July 7, 2013… Back on the Holy Island of Lindisfarne, at the Crown And Anchor Inn, about 2am on a summer night. The haar was blowing in off the sea in billows and it was getting chilly. I began seeing figures in the haar, but I wasn’t totally surprised because I probably wanted to. I was beginning to weave a story about Eadfrith, the eighth-century bishop of Lindisfarne who’s thought to have masterminded the creation of the wonderful Lindisfarne Gospels. (I have a single replica page on my living room wall. If I’m ever truly well-off, I will buy myself a £30,000 replica of the whole book, and consider myself cheaply let-off.) Then I began seeing what I thought was the beginning of a Viking raid on the island, which would have been at least 80 years after Eadfrith’s death. I saw islanders running from the beach to the abbey in a panicked attempt at finding shelter. My wife was beside me on a wee seat outside the inn, so I started telling her what I was seeing. There was a young monk, carrying a book, waving for people to follow him. There was a woman, carrying a child and shouting on two others to follow. There was a young man – “who wants to stand and fight?” said my wife. “I see him!” And she saw the woman and the monk, and started pointing out people we could both see, and we could both describe individually at the same moment. Look, I don’t care, okay? I’m sensitive to these things, partly because I want to be, as I’ve admitted; but she was never like that, and certainly wouldn’t just entertain my fantasies. Maybe I programmed myself to see what she was seeing, because I wanted the moment. Maybe reality is exactly what we say it is. But I’d like to think we both saw the same thing at the same time, and that, even if it wasn’t a moment in the strictest sense of reality, it was real for us.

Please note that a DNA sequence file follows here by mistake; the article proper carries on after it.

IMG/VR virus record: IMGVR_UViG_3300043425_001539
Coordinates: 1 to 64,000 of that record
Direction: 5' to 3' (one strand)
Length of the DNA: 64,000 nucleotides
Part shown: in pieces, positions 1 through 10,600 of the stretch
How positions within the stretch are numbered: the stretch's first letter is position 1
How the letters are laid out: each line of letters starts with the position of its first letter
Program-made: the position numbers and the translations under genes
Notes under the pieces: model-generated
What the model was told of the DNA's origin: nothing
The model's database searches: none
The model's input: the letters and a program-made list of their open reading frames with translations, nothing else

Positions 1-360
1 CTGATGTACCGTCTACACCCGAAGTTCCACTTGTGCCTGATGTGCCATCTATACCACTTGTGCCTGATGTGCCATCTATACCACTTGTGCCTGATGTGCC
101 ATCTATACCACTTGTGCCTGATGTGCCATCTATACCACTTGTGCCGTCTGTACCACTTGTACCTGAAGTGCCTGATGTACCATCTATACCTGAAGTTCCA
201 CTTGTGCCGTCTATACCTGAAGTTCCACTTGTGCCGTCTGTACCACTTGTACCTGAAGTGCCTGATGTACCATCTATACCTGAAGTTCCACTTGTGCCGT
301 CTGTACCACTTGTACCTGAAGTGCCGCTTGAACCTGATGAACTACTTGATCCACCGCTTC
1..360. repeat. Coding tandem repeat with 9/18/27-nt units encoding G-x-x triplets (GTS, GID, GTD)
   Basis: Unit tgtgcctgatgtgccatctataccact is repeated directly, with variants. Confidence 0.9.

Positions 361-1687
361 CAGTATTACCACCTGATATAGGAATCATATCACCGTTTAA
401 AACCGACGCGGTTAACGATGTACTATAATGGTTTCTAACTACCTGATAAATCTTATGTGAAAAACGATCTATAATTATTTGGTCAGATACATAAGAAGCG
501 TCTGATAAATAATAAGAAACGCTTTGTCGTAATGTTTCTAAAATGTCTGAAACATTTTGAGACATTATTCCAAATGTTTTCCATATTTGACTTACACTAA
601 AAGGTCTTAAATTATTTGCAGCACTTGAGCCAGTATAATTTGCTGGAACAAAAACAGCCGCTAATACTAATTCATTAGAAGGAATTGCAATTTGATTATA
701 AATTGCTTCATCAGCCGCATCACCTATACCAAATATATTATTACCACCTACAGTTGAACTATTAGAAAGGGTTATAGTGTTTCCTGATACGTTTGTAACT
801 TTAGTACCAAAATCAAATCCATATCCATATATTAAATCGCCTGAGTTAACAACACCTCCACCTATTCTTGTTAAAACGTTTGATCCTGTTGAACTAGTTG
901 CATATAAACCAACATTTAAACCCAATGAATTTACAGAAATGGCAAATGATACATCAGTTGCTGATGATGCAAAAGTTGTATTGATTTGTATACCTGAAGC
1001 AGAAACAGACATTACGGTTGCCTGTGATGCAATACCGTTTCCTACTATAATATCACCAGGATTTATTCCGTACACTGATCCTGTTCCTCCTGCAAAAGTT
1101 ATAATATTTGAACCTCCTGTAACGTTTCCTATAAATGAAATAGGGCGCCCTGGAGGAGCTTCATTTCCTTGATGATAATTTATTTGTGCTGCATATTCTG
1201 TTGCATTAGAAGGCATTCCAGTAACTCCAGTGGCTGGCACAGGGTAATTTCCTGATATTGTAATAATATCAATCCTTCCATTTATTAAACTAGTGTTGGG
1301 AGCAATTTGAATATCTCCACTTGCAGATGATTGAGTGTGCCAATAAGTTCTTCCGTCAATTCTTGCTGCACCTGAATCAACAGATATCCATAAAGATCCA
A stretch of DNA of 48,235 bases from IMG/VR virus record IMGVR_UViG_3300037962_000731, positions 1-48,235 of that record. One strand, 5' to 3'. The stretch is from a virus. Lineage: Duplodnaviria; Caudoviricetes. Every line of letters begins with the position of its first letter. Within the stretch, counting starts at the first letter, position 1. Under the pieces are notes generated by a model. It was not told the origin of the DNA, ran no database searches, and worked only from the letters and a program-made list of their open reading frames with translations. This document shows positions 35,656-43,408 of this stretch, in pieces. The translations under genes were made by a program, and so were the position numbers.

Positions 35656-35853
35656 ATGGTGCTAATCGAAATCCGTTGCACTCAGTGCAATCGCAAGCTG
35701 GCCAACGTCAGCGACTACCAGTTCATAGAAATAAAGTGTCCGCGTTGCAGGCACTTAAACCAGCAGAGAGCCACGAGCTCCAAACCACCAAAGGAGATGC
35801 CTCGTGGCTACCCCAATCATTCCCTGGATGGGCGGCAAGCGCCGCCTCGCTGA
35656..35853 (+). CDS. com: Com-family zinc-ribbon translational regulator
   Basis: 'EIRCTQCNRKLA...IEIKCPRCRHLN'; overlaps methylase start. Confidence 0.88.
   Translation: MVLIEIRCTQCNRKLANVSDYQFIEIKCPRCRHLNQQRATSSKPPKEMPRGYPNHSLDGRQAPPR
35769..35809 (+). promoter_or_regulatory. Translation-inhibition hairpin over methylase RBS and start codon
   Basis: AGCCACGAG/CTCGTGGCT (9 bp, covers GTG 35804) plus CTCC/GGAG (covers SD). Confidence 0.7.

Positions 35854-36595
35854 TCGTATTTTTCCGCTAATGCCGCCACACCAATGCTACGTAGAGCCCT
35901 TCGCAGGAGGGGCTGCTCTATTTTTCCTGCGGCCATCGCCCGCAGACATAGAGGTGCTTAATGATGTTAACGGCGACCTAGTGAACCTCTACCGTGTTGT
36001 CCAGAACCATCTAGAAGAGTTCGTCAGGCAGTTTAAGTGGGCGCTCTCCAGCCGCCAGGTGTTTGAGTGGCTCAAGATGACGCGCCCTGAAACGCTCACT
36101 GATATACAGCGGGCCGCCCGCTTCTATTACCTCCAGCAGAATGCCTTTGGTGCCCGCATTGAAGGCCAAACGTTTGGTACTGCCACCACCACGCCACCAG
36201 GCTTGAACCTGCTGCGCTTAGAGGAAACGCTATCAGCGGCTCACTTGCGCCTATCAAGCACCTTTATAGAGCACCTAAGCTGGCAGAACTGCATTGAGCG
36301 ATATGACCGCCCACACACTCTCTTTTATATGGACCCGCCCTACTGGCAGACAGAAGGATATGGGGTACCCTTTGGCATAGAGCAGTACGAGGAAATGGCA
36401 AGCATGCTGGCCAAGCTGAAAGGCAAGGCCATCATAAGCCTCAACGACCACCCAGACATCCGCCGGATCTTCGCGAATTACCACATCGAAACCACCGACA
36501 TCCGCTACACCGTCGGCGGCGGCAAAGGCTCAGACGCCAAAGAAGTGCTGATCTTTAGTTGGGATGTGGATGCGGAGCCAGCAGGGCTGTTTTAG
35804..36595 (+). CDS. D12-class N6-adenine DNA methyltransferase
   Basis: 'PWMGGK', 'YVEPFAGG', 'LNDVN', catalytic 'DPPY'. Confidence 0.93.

35. I felt the spark of life